Ms. Adams and her boyfriend, 48-year-old Mark Manyik were arrested October 24, 2011, on suspicion of first-degree murder, conspiracy to commit first-degree murder, aggravated robbery and tampering with evidence, the El Paso County Sheriff's Office said.
The shooting happened about 7:40 PM Saturday at a home on the 15000 block of North Ellicott Highway. It was reported as “burglary in progress” and deputies were originally told that Miles had broken into the house and was shot during a struggle. When they arrived deputies found Miles on the ground with a gunshot wound to his abdomen outside Manyik house. He was taken by helicopter to a hospital where he died. An autopsy conducted Monday by the El Paso County Coroner's office ruled that Miles died from a gunshot wound.
But what Manyik and Ms. Adams told deputies from the start didn't add up to an attempted burglary.
In his original story Manyik said he heard the front door open while loading his guns “for what he considered to be an inevitable confrontation” with Miles, according to an arrest affidavit.
Manyik told deputies he fired out of fear that Miles would hurt Ms. Adams, who was said to be showering at the time.
Manyik told deputies Miles once threatened him with a table leg and he thought Miles broke Ms. Adams' nose in April. Manyik added that he possibly found Miles footprints on his property Friday.
But deputies were tipped of on Sunday by Miles' friends, who said they heard Miles talking to Ms. Adams on the phone on Saturday, October 22 nd . Lalauna Sandage and another friend said they were with Miles earlier in the day and that Traci Adams had repeatedly called and texted Miles, saying that her boyfriend was away. Miles then left to meet her and never came back. Ms. Sandage told deputies that Miles was worried he was being lured into an attack but went to Calhan anyway.
Though Traci Adams insisted she didn't call Miles before the shooting, phone records showed that she made 16 calls to him that night. When shown the phone records Ms. Adams admitted to luring Miles to his death because she was afraid Manyik would break up with her.
She confessed to telling Miles to “just walk into the residence” and she intentionally left the front door unlocked. To hide evidence of her calls she took Miles' phone while he was still alive and moving and later threw it away on an eastern El Paso County road.
The murder plan appears to have been hatched Friday when Ms. Adams heard Manyik say he would “do something” to Miles, though he didn't go into detail. Manyik then left a voicemail on detective Patrick Gattenby's phone Friday threatening to shoot Miles in the “belly” with a shotgun. Apparently Manyik called Gattenby because he had investigated a domestic violence incident between Miles and Traci Adams that was alleged to have occured in April 2011. That investigation finally began in September but Ms. Adams didn't cooperate.
However, Detective Gattenby was off duty Friday and notified detective Cliff Porter on Monday morning that he missed the voicemail, which was left on his desk phone, said Sgt. Mike Schaller, sheriff's spokesman.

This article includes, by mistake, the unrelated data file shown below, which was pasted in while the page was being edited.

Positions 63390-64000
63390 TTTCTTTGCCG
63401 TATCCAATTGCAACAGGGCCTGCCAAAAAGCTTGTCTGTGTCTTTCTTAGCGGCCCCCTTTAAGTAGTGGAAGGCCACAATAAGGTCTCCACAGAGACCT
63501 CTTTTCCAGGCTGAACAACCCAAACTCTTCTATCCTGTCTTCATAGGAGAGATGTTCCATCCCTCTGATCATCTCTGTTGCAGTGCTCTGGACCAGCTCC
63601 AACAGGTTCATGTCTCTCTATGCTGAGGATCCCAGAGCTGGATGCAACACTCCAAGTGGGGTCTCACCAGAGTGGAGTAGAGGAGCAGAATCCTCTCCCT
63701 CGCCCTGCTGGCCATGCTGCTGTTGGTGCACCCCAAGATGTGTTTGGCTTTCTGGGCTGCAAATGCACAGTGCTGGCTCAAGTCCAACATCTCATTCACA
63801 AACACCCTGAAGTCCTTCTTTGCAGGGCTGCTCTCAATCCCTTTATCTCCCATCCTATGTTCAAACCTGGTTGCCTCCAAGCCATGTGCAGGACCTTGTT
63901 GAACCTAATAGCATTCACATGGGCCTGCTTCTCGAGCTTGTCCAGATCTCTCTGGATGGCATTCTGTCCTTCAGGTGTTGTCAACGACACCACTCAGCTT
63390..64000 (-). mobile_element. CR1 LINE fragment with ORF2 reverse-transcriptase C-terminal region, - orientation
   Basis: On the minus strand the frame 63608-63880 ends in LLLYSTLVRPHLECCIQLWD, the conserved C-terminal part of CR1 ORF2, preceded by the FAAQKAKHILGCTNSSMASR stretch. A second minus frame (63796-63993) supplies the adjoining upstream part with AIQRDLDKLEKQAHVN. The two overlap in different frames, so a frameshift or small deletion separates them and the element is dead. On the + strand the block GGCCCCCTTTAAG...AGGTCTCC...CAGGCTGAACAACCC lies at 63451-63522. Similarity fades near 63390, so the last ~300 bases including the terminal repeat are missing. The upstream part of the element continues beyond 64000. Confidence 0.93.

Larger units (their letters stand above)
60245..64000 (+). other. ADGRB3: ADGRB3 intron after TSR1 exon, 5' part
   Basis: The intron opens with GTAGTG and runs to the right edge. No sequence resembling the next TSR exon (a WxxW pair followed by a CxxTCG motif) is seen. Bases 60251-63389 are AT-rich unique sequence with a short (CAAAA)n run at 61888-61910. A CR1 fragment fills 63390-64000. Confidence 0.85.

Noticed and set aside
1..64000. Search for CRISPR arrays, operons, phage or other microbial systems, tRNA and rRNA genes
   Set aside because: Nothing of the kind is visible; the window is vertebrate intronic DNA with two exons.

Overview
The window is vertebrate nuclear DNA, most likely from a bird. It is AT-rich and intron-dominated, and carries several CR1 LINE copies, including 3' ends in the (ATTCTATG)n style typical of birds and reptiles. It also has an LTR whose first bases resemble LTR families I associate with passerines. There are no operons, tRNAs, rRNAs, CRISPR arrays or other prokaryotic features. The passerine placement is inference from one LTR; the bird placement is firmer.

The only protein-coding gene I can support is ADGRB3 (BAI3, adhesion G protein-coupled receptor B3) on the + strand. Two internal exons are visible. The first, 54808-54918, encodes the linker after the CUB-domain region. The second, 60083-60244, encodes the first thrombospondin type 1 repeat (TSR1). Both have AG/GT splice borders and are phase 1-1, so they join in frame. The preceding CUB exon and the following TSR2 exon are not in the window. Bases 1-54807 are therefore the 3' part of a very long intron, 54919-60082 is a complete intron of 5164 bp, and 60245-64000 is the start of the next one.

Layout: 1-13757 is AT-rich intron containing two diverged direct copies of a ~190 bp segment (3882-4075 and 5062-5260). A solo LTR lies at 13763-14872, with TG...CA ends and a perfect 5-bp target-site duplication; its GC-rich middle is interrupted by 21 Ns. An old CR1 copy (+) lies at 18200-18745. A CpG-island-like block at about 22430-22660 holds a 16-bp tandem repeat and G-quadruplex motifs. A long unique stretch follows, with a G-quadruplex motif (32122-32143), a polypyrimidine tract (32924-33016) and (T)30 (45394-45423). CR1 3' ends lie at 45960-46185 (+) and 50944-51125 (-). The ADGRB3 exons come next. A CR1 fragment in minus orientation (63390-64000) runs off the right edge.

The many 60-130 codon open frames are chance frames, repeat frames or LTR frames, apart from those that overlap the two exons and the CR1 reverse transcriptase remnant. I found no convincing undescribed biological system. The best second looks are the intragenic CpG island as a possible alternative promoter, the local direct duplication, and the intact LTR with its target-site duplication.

Shortly after hearing the message Monday, deputies called Manyik, who, along with Ms. Adams, agreed to meet investigators. Traci Adams, in particular, welcomed the detectives' offer.
According to the police affidavit she was “happy” since she could “get the story out word for word, because last time we talked we hadn't gotten' a chance to get our stories together.”
On November 26, 2012, Mark Manyik was sentenced to 22 years in prison for second-degree murder. He was also sentenced to ten years for aggravated robbery and three years for tampering with physical evidence. Those terms will be served concurrently with the murder conviction.
Abstracted from story by Lance Benzel, Colorado Springs Gazette
August 1, 2012 An El Paso County jury returned guilty verdicts on all counts against Traci Lynn Adams, accused of first-degree murder in an apparent love-triangle slaying in Calhan east of Colorado Springs.
Robert Miles, 55, was shot in the stomach with a shotgun October 22, 2011, when he arrived at the home Ms. Adams shared with then-boyfriend Mark Manyik.
Prosecutors showed that the now 48-year-old Traci Lynn Adams baited the trap promising Miles, an ex-boyfriend, “birthday sex” and a candlelight dinner if he came over.
Dubbing Adams “Ms. Innocent” during their closing arguments, prosecutors hammered on discrepancies and evidence that contradicted her claims she wasn't in contact with Miles. Phone records showed evidence of 16 phone calls between Miles and Ms. Adams, and surveillance footage from the Pop a Top Saloon in Peyton showed they sat at the bar together a day before the killing, prosecutors said. In another setback for Ms. Adams, Robert Miles had told his roommates about her offer of birthday sex and dinner before he left home.
At trial, Adams' court-appointed defense attorneys sought to portray her as a domestic-abuse survivor who grew so afraid of Manyik after the shooting that she went along with his story but her “abuse excuse” didn't work.